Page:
New civil parking enforcement (CPE) for Cherwell, South Oxfordshire and Vale of White Horse
Parking offences that would typically be enforced by the police will become Oxfordshire County Council's (OCC) responsibility.
In this article 'we' refers to OCC.
Follow the links below for more info:
- The new special enforcement areas
- Why we need civil parking enforcement
- Offences we will be responsible for
- Administration of parking schemes
- Reporting illegally parked vehicles
- Reviewing parking restrictions
- Parking myths
We have made an application to create new special enforcement areas (SEAs) in partnership with Cherwell, South Oxfordshire and Vale of White Horse District Councils. This means parking offences in those areas typically be enforced by the police become the responsibility of Oxfordshire County Council.
These parking violations will become civil offences. In Oxfordshire, enforcement will apply for on-street parking (roads and highways).
The changes will result in increased, more consistent enforcement of waiting and loading restrictions, double parking offences and dropped kerb obstructions. There is already civil parking enforcement in Oxford City and West Oxfordshire.
The new enforcement starts on 1 November 2021.
Why we need civil parking enforcement
Management of waiting and loading restrictions will help us in our wider transport objectives to:
- reduce blocking of major routes by incorrectly parked vehicles
- reduce parking in disabled bays by non-badge holders
- improve traffic management and parking restrictions
- encourage safe parking
- reduce congestion and improve air quality
- help emergency services and public transport.
All towns and villages where there are traffic regulation orders in place will be patrolled. We will focus on areas where illegal parking is having the most impact on road safety and congestion.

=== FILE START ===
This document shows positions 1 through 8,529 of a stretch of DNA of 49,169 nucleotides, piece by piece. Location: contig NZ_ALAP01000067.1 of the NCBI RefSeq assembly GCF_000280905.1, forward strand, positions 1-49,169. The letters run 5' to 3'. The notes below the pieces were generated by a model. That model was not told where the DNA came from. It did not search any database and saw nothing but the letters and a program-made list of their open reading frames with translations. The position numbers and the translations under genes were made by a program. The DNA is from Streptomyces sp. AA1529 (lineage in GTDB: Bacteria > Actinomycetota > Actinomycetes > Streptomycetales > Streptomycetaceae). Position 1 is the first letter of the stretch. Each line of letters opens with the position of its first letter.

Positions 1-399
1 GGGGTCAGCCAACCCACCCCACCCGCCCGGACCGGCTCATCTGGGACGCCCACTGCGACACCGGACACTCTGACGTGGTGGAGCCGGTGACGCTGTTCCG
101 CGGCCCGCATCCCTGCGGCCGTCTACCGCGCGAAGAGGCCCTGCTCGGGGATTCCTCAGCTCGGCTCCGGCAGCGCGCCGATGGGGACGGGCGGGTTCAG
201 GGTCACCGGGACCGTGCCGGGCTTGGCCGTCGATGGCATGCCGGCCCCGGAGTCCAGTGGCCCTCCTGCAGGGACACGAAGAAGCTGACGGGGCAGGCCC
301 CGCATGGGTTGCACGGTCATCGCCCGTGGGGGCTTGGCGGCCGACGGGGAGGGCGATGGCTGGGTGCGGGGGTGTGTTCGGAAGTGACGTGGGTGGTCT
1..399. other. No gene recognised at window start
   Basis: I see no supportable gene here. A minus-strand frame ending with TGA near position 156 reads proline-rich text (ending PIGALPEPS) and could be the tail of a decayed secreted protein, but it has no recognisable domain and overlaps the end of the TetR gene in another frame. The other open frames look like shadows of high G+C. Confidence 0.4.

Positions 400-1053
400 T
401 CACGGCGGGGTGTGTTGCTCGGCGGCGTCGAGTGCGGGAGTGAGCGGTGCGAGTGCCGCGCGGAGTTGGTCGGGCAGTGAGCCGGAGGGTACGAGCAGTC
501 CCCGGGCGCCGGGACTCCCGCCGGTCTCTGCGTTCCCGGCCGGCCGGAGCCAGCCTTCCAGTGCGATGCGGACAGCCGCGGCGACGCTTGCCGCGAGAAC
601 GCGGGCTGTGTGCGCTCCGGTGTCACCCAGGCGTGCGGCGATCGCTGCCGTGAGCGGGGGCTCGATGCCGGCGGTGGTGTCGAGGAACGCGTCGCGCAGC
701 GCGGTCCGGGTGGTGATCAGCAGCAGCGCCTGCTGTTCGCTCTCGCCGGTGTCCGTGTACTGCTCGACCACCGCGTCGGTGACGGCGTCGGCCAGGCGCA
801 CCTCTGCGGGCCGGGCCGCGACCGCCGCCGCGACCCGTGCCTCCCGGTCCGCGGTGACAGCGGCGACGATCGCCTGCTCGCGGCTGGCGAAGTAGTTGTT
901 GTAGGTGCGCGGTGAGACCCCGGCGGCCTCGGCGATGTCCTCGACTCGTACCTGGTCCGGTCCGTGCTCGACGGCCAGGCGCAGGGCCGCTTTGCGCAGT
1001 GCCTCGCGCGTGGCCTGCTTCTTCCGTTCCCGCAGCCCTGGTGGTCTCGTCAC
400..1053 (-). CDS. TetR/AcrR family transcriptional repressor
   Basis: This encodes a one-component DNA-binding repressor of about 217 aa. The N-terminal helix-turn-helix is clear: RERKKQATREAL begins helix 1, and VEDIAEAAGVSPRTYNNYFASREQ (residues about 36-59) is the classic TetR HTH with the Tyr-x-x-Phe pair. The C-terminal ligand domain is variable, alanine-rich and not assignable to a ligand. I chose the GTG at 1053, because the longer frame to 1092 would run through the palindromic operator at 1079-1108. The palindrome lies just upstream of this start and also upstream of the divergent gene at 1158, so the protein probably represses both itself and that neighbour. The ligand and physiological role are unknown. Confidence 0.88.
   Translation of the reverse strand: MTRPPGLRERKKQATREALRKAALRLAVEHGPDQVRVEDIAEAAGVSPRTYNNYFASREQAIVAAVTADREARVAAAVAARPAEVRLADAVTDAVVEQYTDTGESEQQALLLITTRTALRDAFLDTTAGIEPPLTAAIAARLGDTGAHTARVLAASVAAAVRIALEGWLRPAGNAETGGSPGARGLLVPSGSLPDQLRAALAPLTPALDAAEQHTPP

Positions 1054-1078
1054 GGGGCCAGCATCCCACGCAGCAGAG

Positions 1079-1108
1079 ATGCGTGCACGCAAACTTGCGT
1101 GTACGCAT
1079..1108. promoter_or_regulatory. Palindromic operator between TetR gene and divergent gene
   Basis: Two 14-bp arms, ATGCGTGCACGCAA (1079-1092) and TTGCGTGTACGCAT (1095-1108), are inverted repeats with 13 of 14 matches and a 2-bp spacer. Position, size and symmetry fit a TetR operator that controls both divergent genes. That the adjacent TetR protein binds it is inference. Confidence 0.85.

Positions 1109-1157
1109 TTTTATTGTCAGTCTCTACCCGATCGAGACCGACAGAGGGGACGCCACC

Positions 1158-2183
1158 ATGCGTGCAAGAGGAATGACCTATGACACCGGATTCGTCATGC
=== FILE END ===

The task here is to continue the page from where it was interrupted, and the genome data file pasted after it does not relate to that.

We will be responsible for all on-street enforcement of parking restrictions and issue a parking fine (PCN) to vehicles that are parked in contravention of existing restrictions. Under the new arrangement, our existing enforcement contractor will extend its operations to issue fines in the new areas. Challenges and appeals will be dealt with by our existing inhouse team.
There are two levels of fine/penalty charge:
- £70 for more serious offences such as parking on yellow lines
- £50 for less serious offences such as overstaying in a limited waiting bay
You will only have to pay half the charge if you pay within the shorter time shown on your penalty charge notice (PCN). After this time, the full amount is due.
Offences we will be responsible for
As well as permit holder parking and on-street pay and display parking, we will also responsible for enforcing:
- Double and single yellow lines
- Limited waiting bays
- Loading bays
- Zig-zag markings at schools (if restrictions apply)
- Pedestrian crossings
- Double parking (parking too far from the kerb)
- Blue Badge bays
- Taxi ranks
- Parking in bus lanes and stops
- Parking across dropped kerbs where there's a crossing point, with or without tactile paving
In some areas, there are local agreements in place with town councils to enforce parking places including pay and display bays and permit holder bays. These agreements will come to an end and we will be responsible for on-street enforcement.
Enforcement officers are permitted to inspect any Blue Badge displayed in a vehicle. If a badge is being misused a fine will be issued and may result in the badge being revoked or prosecution. If an offence is detected that would merit the seizure of the badge, then authorisation would be requested from the council.
Offences we won't responsible for
The police will continue to be responsible for dealing with:
- dangerously parked vehicles including where there are no parking restrictions in place such as on bends, brows of hills and junctions
- obstruction offences - pavement with no parking restrictions
- moving traffic offences including double white lines, one-way traffic, white hatched areas and box junctions.
You can report these issues to the police by calling 101.
Car parks remain the responsibility of district and town councils.
Parking across dropped kerbs where there's a crossing point and tactile paving, double parking or parking too far from the kerb and parking on zig-zag markings at pedestrian crossings can be enforced by both us and the police.
!WarningYou should always follow the Highway Code and where restrictions apply there will be signs or lines to inform you of the restrictions that apply. Failure to comply may result in a fine.
Administration of parking schemes